UK Covid infections start falling again as country records 88,085 new cases

Date:


New Covid cases in the UK fell today after a brief blip earlier in the week — as it emerged ministers are looking to scrap the daily virus statistics in April.

There were 88,085 more positive coronavirus tests recorded across the country in the last 24 hours, Government dashboard data shows, down nearly 14 per cent in a week.

It follows a two-day spell in which cases had risen week-on-week after officials began counting reinfections in England in the tally.

A technical error means Scotland’s cases have not been counted today, but even with their inclusion the UK total would likely be down on last Wednesday. Scotland has been reporting 2,800 cases on average this week.  

There were also 534 Covid deaths reported today — technically a 54 per cent increase in a week. 

But looking at fatalities by date of death – rather than date reported — shows the number of people actually dying each day has been falling for over a week.

No new hospital figures were published today but daily Covid admissions across Britain have been dropping for more than a fortnight.

The new batch of figures came after it was reported they will be dropped in April under the Government’s plan to live with the virus like the flu. 

Boris Johnson has already laid out his intention to scrap all remaining Covid laws — including the legal requirement for infected people to self-isolate — by March 24.   

Experts today hailed the rumoured move, arguing the Government should also push forward plans to end mass testing. Free lateral flows are not expected to be ditched until July. 

Professor Paul Hunter, an infectious disease expert at the University of East Anglia, told MailOnline ‘we have to stop producing the daily stats’ at some point. 

He claimed April was a ‘reasonable’ time to push ahead with the move, which was leaked to the i newspaper.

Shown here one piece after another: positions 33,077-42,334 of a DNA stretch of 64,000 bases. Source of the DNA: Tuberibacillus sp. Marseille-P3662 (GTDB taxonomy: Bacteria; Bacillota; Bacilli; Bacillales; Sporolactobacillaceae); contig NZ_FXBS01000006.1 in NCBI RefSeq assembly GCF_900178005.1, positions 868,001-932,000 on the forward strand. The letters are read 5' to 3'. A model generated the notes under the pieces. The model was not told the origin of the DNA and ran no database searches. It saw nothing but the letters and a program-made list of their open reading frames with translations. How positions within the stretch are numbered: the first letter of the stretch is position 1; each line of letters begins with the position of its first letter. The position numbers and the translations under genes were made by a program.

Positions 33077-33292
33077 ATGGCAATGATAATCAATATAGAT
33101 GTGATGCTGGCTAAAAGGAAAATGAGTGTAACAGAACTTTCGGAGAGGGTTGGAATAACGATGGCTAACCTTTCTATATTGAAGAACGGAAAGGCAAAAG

The Government source said that the Prime Minister himself has ‘pencilled in Easter as the latest date by which the daily Covid statistics will be published in their current form’. 

Lockdowns only reduced Covid deaths by 0.2% at ‘enormous economic and social costs’, study finds 

The original coronavirus lockdowns had ‘little to no’ effect on pandemic death tolls in the US, UK and Europe, a controversial report suggests.  

Economists who carried out a meta-analysis found draconian restrictions imposed in spring 2020 — including stay-at-home orders, compulsory masks and social distancing — only reduced Covid mortality by 0.2 per cent.   

They warned that lockdowns caused ‘enormous economic and social costs’ and concluded they were ‘ill-founded and should be rejected as a pandemic policy instrument’ going forward.

The review, led by a Johns Hopkins University professor, argued that border closures had virtually zero effect on Covid mortality, reducing deaths by just 0.1 per cent.

However, closing nonessential shops was found to be the most effective intervention, leading to a 10.6 per cent drop in virus fatalities. 

Their report, which has not been peer-reviewed, said that this was probably due to shutting pubs and restaurants where alcohol is consumed. School closures were linked to a smaller 4.4 per cent decrease. 

The researchers — who deal in the field of economics, rather than medicine or public health — originally identified 18,590 global studies into lockdowns, which they claim had to be whittled down to just 24 to answer their research question.

Critics have accused them of ‘cherry-picking’ studies to suit their narrative and have raised doubts about the biases of its authors, who have been vocal about lockdowns and vaccine mandates on social media. 

Most scientists believe that, before the arrival of vaccines and antivirals, lockdowns had a significant effect on cutting transmission and therefore reducing the number of hospital admissions and deaths caused by Covid.